Paramount Pictures is the latest Hollywood studio to delay the theatrical release of its upcoming films in Russia, following the country’s invasion of Ukraine last week.
“As we witness the ongoing tragedy in Ukraine, we have decided to stop the theatrical release of our upcoming films in Russia, including ‘The Lost City,’ and ‘Sonic the Hedgehog 2.’ We support all those affected by the humanitarian crisis across Ukraine, Russia and international markets
We are and will continue to monitor the situation as this occurs,” a studio spokesperson said in a statement.
Not only Paramount, Universal also joined the boycott, which means major Hollywood studios including Disney and Warner Bros. have been officially distributing their films to Russia for a while.
“In response to the ongoing humanitarian crisis in Ukraine, Universal Pictures has suspended its planned theatrical release in Russia,” a Universal Pictures spokesperson said.
Earlier this week, Disney, Sony, and Warner Bros. also announced that they would not be releasing their new films such as “Turning Red”, “Morbius”, and “The Batman” to Russian theaters.
For now, several Hollywood titles that have premiered in Russia, including Sony’s “Uncharted” and Disney’s “Death on the Nile” will continue to play there until the end of the agreed licensing period.
Several blockbuster films released in Russia recently tend to be profitable for the studio. For example, “Spider-Man: No Way Home” earned $44 million, and “Venom: Let There Be Carnage” earned $32 million in the country, making it the second-largest market for the film after North America.
“Uncharted” and “Death on the Nile,” two of Hollywood’s latest releases, have grossed $9 million and $6.7 million, respectively.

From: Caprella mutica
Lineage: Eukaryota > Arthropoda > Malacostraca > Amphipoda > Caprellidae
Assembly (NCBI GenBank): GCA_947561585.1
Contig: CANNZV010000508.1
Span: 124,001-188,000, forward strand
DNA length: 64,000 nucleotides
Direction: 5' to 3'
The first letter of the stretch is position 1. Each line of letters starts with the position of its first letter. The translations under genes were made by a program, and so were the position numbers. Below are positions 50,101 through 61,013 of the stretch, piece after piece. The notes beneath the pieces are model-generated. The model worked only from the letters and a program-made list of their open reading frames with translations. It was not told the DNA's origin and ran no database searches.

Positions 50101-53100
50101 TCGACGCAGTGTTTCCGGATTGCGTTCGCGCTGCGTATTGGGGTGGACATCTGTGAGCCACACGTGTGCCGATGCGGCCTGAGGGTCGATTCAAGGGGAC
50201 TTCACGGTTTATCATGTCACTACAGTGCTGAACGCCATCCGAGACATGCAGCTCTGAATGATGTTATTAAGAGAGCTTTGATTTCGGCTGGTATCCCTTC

Across the entertainment industry, companies have debated the prospect of releasing content in Russia amid the military invasion of Ukraine.
Like Paramount, which said “will continue to monitor the situation as it unfolds,” other studios have shared intentions to keep tabs on the “evolving situation.”
“We will make future business decisions based on the evolving situation,” a Disney spokesperson said.
“Meanwhile, given the scale of the emerging refugee crisis, we are working with our NGO partners to provide urgent assistance and other humanitarian assistance to the refugees.”
Universal Pictures joins in stopping film shipments to Russia
Universal Pictures is the latest Hollywood studio to stop shipping its films to Russian theaters, joining Disney, Warner Bros., Sony, and Paramount in pulling their releases after Russia’s invasion of Ukraine.
“In response to the ongoing humanitarian crisis in Ukraine, Universal Pictures has suspended its planned cinema release in Russia,” a Universal spokesperson said in a statement.
Universal was originally set to release the animated “The Bad Guys” in Russia on March 24 and Michael Bay’s “Ambulance” to follow on April 7.
The Bad Guys” is a DreamWorks Animation production and voices Sam Rockwell, Marc Maron, Craig Robinson, Anthony Ramos, and Awkwafina.
Ambulance” stars Jake Gyllenhaal and Yahya Abdul-Mateen II as bank robbers who, following a heist, confiscate the ambulance and take the driver and passengers hostage.
Disney kicked off its wave of action Monday by saying it would pull its releases from Russia, including Pixar’s “Turning Red.” Warners and Sony quickly followed suit within hours, while Paramount made its own announcement Tuesday (1/3) morning.
Warners was probably the worst hit, with “The Batman” having to be pulled from any studio in Russia. This step was taken just days before its release date.
As of Sunday (27/2), the studio had planned to stick to a “The Batman” date. Other notable projects that are no longer set for release in Russia include Paramount’s “Sonic the Hedgehog 2” and Marvel and Sony’s Jared Leto film, “Morbius”.
Major studios pulled their films following a weekend move by the European Union to ban Russia from the SWIFT global interbank messaging system. Without SWIFT, studios may not be able to get their money back from their Russian distribution partners.